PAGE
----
Like most college students within the class of 2024, I started my time as a Stanford scholar on-line, dwelling not in my dorm room however my bed room. In the course of the early phases of the pandemic, it was The Every day that originally sure me to Stanford. It was an island in a sea of Zoom rooms and Canvas posts.
At the moment, I understood The Every day to be merely a membership. It was a spot to make pals and achieve this whereas reporting the information.
However I shortly discovered that The Every day is a lot greater than only a scholar group. Not like practically another student-run operation on campus, The Every day is its personal enterprise — a fully-independent California public profit company with 501(c)(3) standing.
That independence was solidified a half-century in the past this month, and we’ve created a particular version of The Every day, which you will discover in print throughout campus, to commemorate our journey since then. At The Every day, we worth our independence. It permits us to dive fearlessly into tales of nice threat and significance. It offers us the liberty to outline our personal journalistic and enterprise goals, develop and study, and enhance. For as a lot as The Every day’s mission is journalistic, it is usually instructional. Many staffers enter The Every day having by no means written journalism earlier than and graduate to work on the high newsrooms on this planet.
Our place as an unbiased scholar newspaper is exclusive in that each one of our employees are direct members of the neighborhood we report on. We sit throughout from our readers at eating halls. They’re classmates in our programs and hallmates in our dorms. Our readers are our professors, our directors, our dad and mom and our alums. Once we inform a narrative nicely, it has the chance to get the individuals round us pondering, to show heads and begin conversations. And if we inform a narrative poorly, it’s our personal neighborhood we might harm; the one we care about so dearly, for it’s our personal.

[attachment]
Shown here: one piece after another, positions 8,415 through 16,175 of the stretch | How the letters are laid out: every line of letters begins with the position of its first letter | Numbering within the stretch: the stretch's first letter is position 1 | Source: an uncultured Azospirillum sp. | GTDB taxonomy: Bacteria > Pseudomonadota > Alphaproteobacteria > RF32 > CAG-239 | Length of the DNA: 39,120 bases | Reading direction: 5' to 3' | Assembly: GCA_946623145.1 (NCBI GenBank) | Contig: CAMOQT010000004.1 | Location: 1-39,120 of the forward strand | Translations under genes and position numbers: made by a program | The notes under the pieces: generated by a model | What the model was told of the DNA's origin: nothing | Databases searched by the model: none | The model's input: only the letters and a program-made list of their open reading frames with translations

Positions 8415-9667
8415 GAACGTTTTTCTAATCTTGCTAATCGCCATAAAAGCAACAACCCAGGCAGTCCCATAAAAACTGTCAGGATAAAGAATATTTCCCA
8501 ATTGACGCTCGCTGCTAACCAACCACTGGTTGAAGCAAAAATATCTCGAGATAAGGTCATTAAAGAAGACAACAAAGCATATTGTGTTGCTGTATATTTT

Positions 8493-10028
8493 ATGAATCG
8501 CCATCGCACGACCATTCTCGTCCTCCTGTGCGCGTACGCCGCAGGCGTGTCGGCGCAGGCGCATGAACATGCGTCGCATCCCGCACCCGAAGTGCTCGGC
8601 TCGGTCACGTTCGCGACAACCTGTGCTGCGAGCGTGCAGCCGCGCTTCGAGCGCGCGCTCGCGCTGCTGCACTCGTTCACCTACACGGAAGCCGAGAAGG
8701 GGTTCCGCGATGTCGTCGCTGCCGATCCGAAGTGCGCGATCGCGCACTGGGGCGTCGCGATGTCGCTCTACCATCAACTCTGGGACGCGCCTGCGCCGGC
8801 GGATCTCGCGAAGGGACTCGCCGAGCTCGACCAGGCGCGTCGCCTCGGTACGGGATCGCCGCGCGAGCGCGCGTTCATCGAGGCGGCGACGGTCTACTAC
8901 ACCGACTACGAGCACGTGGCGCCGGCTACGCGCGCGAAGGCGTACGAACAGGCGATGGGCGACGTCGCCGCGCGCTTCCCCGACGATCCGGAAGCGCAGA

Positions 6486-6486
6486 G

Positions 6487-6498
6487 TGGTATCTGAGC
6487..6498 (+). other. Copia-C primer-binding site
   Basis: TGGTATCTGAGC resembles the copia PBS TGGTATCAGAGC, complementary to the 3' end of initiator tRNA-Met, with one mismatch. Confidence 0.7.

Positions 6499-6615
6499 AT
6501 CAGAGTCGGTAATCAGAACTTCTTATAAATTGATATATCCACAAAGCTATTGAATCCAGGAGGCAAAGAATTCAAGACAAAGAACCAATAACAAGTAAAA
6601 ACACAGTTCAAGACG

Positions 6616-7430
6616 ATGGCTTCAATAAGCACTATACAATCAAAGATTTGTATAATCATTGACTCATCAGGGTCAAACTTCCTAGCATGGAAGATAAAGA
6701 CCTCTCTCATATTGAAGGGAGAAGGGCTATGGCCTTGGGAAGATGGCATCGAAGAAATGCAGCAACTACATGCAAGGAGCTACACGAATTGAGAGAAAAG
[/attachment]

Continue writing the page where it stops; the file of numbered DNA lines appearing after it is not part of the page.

At The Every day, we don’t take the accountability of reporting on our personal neighborhood flippantly. To be absolutely ingrained inside the Stanford neighborhood places us nearer to the tales we inform, but it surely additionally means there may be extra strain to do an amazing job telling them. On the threat of being cliché, I really feel inclined to cite the primary version of The Every day, then referred to as “The Every day Palo Alto.”
“True it’s that The Every day won’t make an amazing college, however simply as true is it that The Every day is without doubt one of the indicators of an amazing college. This isn’t a paper by just a few people, appearing in a non-public capability. It’s the organ of the scholars of Stanford College.”
This subject hopes to have a good time this vital legacy and mission with thrilling tales. The articles differ: one historicizes our independence and one other particulars The Every day’s Supreme Courtroom case towards the Palo Alto Police Division. One piece recounts our printing of a pretend Cal paper following the notorious 1982 Huge Recreation, and one other celebrates Every day pleasure by chronicling the historical past of our crossword. We let alums take the mic, recounting their very own experiences within the subject’s opinions and Grind items.
As we have a good time the fiftieth anniversary of The Every day’s independence from Stanford, I hope that our neighborhood will be part of us in reflecting on The Every day and its core mission. Most significantly, I hope the Stanford neighborhood will proceed to carry us to account for our phrases, push us to enhance, and help us in sustaining our independence for so long as there’s a Stanford for The Every day to report on.
Sam Catania ’24 is the Vol. 262 and 263 editor in chief of The Stanford Every day.